That’s what Think Progress says as of 4:30 p.m. ET. The big caveat: Many of the yays and nays aren’t firm. TP’s trying to divine intent from casual statements made by House members about how they’re likely to vote, which is especially dicey in the case of Democrats who might be whipped by the White House and Pelosi later to come through for O in a pinch. If the tally’s right, though, then opponents of intervention are already within 50 votes of winning with more than 200 representatives (and nearly 100 Republicans) still undecided.
Time to panic in the West Wing?
As members of Congress consider President Obama’s request to authorize military force in Syria, following evidence that President Bashar Assad’s use of chemical weapons killed over 1,400 people, a ThinkProgress analysis of the public statements of 289 Representatives found that 169 lawmakers have either decisively ruled out supporting the measure or say they are unlikely to back it.
Just 46 of the 289 members of the House of Representatives said they will definitely or likely vote in favor or the resolution. Seventy-four are undecided.
Of the 169 nays, 124 come from the GOP and 45 come from liberal Democrats. The obvious strategy here for undecided Dems, then, is to sit back and wait to see if Republicans can produce 49 more nays on their own to defeat the measure. There are 98 undecided GOPers, so if they split exactly in half then the resolution is dead and Democratic fencesitters can go ahead and vote yes en masse. That way they can say they had Obama’s back while not fearing too much backlash from the anti-war remnants of their base for supporting a measure that ended up dying anyway. What’s truly worrisome for O here is that, even on the Democratic side, there’s slightly more early opposition than there is support (just 35 votes). That means he won’t be able to scapegoat the GOP for blocking the resolution if the House torpedoes it. And it also means, per TP’s Judd Legum, that even if every single one of the 120 currently undecided Democrats votes yes, Obama would still need to win a majority of undecided Republicans — 52/46 — to reach 218 yays. Given what the polling on this issue looks like, how likely is that?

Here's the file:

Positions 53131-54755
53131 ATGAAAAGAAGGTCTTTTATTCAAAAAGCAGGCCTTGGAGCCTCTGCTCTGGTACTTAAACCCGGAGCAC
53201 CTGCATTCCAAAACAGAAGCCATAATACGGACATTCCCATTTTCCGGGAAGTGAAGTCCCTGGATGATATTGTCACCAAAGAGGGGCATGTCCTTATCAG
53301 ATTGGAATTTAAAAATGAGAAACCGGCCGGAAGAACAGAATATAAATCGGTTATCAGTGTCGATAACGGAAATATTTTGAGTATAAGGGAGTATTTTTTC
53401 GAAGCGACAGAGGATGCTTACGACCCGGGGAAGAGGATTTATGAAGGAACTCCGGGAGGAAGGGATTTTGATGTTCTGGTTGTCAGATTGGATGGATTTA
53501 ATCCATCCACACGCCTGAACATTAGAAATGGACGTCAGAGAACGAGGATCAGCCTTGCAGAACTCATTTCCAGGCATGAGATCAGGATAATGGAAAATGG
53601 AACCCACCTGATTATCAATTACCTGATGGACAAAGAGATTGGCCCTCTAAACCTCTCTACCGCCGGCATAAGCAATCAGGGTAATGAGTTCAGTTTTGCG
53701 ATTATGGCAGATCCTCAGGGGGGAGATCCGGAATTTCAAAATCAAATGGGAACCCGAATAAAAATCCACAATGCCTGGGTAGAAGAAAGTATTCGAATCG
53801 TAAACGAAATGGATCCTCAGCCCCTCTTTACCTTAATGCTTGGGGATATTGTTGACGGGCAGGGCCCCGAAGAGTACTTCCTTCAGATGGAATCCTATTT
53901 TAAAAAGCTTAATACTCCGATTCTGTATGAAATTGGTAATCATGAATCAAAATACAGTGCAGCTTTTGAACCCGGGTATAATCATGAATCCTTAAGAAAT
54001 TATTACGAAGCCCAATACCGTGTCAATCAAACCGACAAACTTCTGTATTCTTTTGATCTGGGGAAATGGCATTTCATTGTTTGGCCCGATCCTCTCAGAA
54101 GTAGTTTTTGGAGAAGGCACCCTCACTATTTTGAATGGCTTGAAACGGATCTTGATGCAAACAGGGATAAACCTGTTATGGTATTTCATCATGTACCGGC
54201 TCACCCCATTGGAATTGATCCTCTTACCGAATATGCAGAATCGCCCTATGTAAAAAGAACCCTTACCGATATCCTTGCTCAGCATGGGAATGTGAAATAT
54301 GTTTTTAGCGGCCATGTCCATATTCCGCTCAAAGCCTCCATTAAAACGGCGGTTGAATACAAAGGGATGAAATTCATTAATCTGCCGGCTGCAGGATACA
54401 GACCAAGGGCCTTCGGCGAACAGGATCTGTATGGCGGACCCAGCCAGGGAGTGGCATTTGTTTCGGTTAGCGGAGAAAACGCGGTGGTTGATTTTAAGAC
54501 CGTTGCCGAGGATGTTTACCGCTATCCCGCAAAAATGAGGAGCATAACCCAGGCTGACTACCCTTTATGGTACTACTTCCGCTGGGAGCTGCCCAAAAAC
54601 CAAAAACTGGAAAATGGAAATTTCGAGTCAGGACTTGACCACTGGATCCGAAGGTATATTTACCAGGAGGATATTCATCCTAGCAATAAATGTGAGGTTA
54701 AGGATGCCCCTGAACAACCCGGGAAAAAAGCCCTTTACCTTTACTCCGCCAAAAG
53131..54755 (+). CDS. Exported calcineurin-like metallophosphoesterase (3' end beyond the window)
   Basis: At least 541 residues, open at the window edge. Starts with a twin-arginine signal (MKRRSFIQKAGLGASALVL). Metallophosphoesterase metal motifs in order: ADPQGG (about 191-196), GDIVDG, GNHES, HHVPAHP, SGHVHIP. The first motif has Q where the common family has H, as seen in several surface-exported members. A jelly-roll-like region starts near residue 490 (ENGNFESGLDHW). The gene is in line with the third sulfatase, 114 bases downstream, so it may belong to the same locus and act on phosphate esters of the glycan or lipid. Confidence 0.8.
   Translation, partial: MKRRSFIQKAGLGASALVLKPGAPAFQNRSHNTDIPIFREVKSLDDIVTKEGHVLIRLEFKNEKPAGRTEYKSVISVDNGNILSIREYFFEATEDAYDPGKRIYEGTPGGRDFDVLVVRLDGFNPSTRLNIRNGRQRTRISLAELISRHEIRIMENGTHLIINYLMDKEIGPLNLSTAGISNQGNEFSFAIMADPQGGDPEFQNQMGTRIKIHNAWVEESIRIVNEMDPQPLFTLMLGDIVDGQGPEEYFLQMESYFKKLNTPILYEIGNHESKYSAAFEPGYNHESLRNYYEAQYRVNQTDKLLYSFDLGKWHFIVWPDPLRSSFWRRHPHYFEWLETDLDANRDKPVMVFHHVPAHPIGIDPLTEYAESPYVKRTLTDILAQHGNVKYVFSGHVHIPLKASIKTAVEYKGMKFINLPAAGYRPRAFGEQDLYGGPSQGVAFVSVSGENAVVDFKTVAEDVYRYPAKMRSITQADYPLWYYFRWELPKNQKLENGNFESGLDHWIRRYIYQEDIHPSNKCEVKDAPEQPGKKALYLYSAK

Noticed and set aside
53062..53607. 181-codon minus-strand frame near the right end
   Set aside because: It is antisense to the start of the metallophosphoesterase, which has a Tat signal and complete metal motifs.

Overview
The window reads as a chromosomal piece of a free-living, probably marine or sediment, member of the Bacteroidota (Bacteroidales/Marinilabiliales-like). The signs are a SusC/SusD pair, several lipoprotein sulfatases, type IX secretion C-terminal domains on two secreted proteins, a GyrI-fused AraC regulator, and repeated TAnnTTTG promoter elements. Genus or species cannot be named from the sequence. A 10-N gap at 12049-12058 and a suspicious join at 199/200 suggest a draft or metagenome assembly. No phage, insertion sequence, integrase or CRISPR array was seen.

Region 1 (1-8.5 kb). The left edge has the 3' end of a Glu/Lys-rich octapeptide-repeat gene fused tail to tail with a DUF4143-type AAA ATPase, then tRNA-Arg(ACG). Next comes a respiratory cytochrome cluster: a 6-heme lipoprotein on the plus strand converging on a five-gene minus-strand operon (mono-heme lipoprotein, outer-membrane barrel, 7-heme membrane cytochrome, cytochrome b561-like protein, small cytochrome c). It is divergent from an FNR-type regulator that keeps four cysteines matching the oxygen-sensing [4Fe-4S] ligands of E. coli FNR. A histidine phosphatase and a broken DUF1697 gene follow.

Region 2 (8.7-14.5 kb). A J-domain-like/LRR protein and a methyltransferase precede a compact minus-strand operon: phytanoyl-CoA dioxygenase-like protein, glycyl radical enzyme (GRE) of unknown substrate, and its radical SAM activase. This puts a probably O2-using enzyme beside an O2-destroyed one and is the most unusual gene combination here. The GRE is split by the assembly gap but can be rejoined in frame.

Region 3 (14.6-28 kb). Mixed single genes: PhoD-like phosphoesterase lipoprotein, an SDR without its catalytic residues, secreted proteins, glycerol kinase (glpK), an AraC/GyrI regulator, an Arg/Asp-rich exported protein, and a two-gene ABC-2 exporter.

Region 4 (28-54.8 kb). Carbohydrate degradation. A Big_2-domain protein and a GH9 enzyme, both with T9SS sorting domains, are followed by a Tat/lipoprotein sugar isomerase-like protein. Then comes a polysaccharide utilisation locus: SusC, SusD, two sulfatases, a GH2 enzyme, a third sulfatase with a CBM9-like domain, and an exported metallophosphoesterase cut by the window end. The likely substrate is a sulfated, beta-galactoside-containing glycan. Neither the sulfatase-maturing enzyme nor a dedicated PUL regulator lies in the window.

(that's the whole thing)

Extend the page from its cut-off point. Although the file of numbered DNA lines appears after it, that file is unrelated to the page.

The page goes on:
Tough call for the White House, then: If they can’t get those 45 liberals to flip and give O a fighting chance of getting to 218 with some marginal Republican help, is there any way they can avoid the political humiliation of losing a bipartisan House vote? Obama could, in theory, announce that he’s canceling plans for an attack, but that would be preposterous at this point after endless bluster about the world’s red line and two days of testimony from Kerry and Hagel about how it’s 1938 all over again or whatever. It’d be less humiliating to lose in the House, frankly, than it would be for him to pull back his attack plans semi-voluntarily. The other option is to ask the Senate to vote first and hope that the measure is filibustered. (And yes, 60 votes is the threshold in this situation.) As long as O gets to 51 yays, which should be easy with Democratic support, he can claim that a majority was in favor but those damned Republicans and the damned obstructionist rules of the Senate prevented the democratic will of the chamber from being worked, blah blah. Then the House wouldn’t need to vote at all, and O can spend the next three years whining about the filibuster.
In fact, I wonder if that’s what Ileana Ros-Lehtinen meant when she mentioned a strange “rumor” going around the Hill earlier today. She said she’d heard that only the Senate would vote on attacking Syria, not the House, which made it sound like she thought Obama would seek authorization from only one chamber instead of both. Kerry said he’d heard nothing about that and Eric Cantor’s spokesman said the House fully intends to act. Maybe it’s not a question of O seeking approval from only one chamber, though; maybe the rumor is that he intends to seek rejection from only one chamber so that the other, which is way more likely to humiliate him, never has to take the matter up. That would give him the best of both worlds, a defeat he can blame on Congress in order to extricate himself from this Syria mess plus minimal embarrassment in the process thanks to the left’s willingness to scapegoat the filibuster. We’ll see.